The Empathetic Aspie

I have personally experienced how a very young (8 year old) child with Asperger's showed quick and unthinking empathy for me when I 
#1: dropped the tiny screws onto the floor, 
#2: nearly tripped over a stool, called myself doplic and she responded immediately: no you're not !
& #3:  when I stood up and my soft head came in contact with a COMPLETELY immovable table top.  

It was my first clue when several outside the syndrome showed me they had no idea WHAT we feel or how we express ourselves, that we are indeed FULL of emotion and concern - we just don't always "read" others well - the face that is.

Also, I have this Blog as a reference to back up my observation:  Asperger Empathy

    ADDENDUM:  there are two specific reasons for the blood to be tested in this area:  #1: genetically, but the main reason is of course to #2: eliminate all other possible causes for the symptoms.

Picture of The Empathetic Aspie
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lemonie5 years ago
Everybody can feel empathy like that if they want to / do.
The "no idea WHAT-" thing is about getting out of yourself and into other people and how that works or doesn't.

Goodhart (author)  lemonie5 years ago
Ok, I chose the word "several" for good reason. Not everyone, nor even the majority of those educated would fit that. But I have come across a few persons, some up close and personal, that either feel Asperger's describes an undisciplined child (why that would make them "high end" is not explained) OR they feel that we have no emotions. Aspies don't read them well (facial expressions) but I have repeatedly seen them express empathy, concern, caring, and they always seem to want to HELP.
A person can be described as an undisciplined child OR having no emotions without being Aspie.
It's not a one-way thing.

Any child can be very poor at empathy for others, especially when the emotion is invoked by a situation they have never experienced. The hurt caused by a bang on the head is understandable from a fairly early age.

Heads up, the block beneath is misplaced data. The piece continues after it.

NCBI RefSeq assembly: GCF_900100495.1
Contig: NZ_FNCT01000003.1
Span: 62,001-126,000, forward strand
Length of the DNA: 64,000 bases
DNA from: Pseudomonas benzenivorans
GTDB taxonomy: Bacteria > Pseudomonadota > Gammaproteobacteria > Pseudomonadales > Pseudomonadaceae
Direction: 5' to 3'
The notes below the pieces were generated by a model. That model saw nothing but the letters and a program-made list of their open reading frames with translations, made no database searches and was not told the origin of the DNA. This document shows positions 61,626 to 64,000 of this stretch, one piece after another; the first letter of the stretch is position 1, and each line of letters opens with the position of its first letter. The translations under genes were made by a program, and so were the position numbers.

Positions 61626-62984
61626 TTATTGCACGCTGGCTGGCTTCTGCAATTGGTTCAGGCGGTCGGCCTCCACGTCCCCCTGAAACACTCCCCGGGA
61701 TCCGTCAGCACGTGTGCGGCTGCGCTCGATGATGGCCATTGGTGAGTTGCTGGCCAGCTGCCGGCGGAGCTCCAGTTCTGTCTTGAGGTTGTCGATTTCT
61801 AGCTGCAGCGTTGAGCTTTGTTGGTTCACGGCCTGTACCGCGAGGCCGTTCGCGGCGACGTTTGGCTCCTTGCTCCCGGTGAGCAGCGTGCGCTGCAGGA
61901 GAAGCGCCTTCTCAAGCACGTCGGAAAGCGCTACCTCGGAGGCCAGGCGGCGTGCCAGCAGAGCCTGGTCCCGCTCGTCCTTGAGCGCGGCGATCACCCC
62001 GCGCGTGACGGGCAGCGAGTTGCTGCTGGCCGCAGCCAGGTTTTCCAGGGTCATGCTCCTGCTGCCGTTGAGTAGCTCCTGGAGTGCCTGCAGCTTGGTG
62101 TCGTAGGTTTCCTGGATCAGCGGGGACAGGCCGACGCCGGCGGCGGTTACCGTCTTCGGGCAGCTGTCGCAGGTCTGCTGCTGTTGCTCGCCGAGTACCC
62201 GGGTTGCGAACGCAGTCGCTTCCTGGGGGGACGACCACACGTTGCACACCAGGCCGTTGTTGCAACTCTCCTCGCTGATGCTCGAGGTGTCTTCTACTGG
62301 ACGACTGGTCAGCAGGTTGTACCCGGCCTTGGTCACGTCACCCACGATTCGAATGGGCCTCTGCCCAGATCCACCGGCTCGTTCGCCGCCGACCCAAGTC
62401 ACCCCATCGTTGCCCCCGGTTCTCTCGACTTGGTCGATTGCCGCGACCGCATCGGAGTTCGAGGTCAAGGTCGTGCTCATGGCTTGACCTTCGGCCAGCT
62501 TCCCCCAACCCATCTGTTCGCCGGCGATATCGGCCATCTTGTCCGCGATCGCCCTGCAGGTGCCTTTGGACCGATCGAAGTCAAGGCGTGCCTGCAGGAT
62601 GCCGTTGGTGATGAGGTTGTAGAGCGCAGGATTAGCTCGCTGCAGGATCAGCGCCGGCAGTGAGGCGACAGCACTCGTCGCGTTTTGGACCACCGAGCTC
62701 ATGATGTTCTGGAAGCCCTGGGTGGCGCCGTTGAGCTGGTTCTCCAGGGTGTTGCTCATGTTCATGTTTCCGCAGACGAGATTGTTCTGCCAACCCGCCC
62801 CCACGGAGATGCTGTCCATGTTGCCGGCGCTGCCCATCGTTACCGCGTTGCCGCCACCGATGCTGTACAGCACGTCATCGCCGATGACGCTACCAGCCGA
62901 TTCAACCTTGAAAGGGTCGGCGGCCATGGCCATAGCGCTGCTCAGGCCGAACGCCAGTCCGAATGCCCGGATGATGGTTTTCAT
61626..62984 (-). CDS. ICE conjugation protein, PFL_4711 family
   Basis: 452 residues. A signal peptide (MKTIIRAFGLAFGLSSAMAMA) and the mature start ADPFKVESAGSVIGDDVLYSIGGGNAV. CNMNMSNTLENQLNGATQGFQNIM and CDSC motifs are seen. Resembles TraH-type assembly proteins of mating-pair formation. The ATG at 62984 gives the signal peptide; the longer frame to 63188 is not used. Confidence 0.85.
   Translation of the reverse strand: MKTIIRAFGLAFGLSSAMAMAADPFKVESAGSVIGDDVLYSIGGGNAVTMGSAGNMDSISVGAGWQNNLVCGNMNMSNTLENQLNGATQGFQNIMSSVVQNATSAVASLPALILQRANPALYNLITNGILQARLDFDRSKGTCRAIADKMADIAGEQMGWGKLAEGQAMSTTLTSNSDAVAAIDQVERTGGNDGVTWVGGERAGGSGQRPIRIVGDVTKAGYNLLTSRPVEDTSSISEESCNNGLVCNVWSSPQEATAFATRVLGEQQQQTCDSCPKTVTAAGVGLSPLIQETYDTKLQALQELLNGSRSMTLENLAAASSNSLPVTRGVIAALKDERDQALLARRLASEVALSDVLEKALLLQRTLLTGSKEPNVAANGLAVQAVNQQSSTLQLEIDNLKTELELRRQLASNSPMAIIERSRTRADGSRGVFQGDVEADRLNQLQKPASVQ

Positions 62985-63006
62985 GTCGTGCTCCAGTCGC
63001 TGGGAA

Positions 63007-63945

Goodhart (author)  lizzyastro5 years ago
True, and since she already had the Diagnosis (even the blood work was done) it was just another example of how a portion of the public misconstrues reality. I have been told bluntly that I am empathetic and so could not have Asperger's. It is just so wrong to make such a blanket statement that is totally false.
Labelling people is often unproductive.
The sort of thing that happens is that people get tagged with "this/that" and they don't like it. They then find ways to say being"this/that" is just as good as "normal", in fact it's actually better to be "this/that".
Then you've got two sets of people who don't communicate with each other well, because they both think they're great/understand better, and other people are "defective" or ignorant.

Goodhart (author)  lemonie5 years ago
So, you are simpley a person, not male of female; wait, even that is a label, um, animal, no....still a label....hmmm, I am hard put to say anything about anything that isn't some form of label. To understand "defects" is to understand how to overcome them. If we just ignore them, people suffer.
I wrote that labelling people is often unproductive.
A label doesn't always give an understanding, which is exactly the point you were making in the topic.

Goodhart (author)  lemonie5 years ago
That is true, still a diagnosis, albeit one that is considered a specturm, still needs some guidelines. There has to be a boundary, and that creates, sadly an inner and outer "circle". All too often, I hear about "appearances" of actions being substituted for what is really going on inside. That was the point I had wanted to make. I guess I didn't do such a tidy job of it :-)
I got your point, it was a good train of thought for me.

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